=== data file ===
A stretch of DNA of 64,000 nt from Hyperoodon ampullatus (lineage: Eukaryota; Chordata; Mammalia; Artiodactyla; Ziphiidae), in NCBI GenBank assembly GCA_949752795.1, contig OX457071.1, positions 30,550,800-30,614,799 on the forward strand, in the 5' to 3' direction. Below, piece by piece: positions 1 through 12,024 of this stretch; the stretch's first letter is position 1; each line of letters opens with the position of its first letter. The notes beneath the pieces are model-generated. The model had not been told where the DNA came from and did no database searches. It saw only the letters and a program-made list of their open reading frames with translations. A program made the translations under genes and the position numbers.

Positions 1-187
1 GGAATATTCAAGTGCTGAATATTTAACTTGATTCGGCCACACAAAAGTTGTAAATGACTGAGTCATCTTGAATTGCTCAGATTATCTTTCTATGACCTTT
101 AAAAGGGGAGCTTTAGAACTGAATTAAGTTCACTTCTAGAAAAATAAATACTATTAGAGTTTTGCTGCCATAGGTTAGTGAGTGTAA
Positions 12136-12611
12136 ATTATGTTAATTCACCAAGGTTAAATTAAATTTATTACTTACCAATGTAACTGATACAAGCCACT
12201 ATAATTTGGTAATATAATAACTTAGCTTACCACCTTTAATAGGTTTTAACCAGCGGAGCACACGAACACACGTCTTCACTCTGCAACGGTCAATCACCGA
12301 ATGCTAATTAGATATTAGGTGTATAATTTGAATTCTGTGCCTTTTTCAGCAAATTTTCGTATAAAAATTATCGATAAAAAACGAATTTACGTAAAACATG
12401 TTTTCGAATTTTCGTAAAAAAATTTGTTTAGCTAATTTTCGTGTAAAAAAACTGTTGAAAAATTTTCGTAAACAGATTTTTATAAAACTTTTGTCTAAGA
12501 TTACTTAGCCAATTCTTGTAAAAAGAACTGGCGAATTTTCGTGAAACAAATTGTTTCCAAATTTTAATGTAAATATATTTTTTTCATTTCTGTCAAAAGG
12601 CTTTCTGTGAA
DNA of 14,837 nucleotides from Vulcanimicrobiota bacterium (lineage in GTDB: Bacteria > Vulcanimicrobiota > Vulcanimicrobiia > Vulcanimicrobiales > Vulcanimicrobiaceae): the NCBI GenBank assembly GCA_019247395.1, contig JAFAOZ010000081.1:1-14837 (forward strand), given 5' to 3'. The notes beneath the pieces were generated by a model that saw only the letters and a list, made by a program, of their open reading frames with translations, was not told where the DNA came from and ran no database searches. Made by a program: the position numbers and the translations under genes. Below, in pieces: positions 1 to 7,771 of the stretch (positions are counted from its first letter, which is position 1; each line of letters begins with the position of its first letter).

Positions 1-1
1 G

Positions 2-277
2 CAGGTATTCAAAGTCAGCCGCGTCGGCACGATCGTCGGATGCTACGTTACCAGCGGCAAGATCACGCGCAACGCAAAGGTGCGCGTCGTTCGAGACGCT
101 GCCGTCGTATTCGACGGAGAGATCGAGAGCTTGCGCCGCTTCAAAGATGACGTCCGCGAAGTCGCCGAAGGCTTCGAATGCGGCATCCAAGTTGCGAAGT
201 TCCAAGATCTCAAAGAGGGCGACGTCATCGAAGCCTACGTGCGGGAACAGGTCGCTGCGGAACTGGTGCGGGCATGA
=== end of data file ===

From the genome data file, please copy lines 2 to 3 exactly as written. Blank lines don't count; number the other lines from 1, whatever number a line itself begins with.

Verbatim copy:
Positions 1-187
1 GGAATATTCAAGTGCTGAATATTTAACTTGATTCGGCCACACAAAAGTTGTAAATGACTGAGTCATCTTGAATTGCTCAGATTATCTTTCTATGACCTTT